Post-invasion evolution of native plant populations: a test of biological resilience


  • Brian A. Mealor,

  • Ann L. Hild

B. A. Mealor ( and A. L. Hild, Dept of Renewable Resources, Univ. of Wyoming, Laramie WY 82071-3354, USA. Present address for BAM: The Nature Conservancy in Wyoming; 258 Main St., Suite 200, Lander, WY 82520, USA.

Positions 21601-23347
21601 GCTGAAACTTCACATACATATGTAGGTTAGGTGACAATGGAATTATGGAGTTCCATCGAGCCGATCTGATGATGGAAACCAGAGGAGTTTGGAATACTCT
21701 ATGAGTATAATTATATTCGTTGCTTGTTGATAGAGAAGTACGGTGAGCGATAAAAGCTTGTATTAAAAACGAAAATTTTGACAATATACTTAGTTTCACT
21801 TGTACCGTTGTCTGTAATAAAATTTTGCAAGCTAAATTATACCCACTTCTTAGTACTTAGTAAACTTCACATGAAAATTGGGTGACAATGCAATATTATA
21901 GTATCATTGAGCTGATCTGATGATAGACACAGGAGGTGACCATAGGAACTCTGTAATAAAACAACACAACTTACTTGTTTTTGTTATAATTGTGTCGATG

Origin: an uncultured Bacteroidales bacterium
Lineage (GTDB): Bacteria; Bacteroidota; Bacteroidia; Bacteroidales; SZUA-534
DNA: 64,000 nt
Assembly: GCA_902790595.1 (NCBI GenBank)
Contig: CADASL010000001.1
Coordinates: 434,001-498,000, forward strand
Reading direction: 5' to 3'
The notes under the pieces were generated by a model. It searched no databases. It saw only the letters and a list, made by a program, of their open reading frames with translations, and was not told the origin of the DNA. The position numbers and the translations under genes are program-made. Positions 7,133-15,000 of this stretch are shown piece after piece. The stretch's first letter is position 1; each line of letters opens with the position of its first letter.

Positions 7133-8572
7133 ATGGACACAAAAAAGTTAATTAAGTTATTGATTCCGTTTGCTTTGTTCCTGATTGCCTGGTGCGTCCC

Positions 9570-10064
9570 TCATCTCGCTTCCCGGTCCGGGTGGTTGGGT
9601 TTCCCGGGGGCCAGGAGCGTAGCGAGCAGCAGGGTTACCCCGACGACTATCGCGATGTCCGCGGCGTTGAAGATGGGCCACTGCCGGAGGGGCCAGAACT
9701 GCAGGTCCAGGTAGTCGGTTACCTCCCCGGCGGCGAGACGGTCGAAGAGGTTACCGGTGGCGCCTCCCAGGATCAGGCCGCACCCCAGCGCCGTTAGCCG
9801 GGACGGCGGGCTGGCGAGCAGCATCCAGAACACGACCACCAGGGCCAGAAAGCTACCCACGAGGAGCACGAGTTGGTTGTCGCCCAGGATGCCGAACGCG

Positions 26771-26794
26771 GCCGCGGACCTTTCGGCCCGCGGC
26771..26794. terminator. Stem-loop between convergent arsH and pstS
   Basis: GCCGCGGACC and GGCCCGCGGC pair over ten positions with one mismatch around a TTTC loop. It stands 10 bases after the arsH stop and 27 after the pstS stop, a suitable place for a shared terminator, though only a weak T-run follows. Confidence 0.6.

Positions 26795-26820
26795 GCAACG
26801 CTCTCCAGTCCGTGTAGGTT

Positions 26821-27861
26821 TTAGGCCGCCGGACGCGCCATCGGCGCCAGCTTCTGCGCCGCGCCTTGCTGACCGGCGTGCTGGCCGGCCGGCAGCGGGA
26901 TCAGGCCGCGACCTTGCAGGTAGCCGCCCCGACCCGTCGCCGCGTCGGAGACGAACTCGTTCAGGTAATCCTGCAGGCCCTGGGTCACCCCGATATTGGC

Contemporary evolution may explain the success of some exotic plant invasions. However, the evolutionary response of recipient native plant populations to exotic invasion has received relatively little attention. Because plant populations are genetically variable, contemporary evolution may also occur in native populations following entry of invasive species. Previously, we documented molecular differences in native populations; here we extend these studies to evaluate growth of native species in a common garden experiment. We seek to determine if three populations of two native grass species (Hesperostipa comata and Sporobolus airoides) demonstrate evidence of contemporary evolution in response to invasion by Acroptilon repens. We obtained 50 genets of the two native grass species from communities long-invaded (25–80 years) by A. repens and from adjacent, noninvaded areas, and planted five transplants of each genet into two A. repens infestations (Laramie and Fort Steele, Wyoming, USA) to document their growth and survival. Cumulative differences between collections from invaded and noninvaded communities were species-specific. S. airoides displayed a consistent positive response to long-term coexistence with A. repens, whereas the performance of H. comata originating from invaded communities was not different from H. comata collected from noninvaded communities. In general, genets from invaded communities had fewer tillers than genets from noninvaded communities, but their relative tiller production (percent increase) was greater for genets from invaded communities at both field transplant sites for both grass species. Basal area increase and overall performance of collections from invaded and noninvaded communities of origin depended on transplant site and grass species. The results suggest that native species have the potential for adaptation to coexist with exotic invasives, although that potential may differ among species.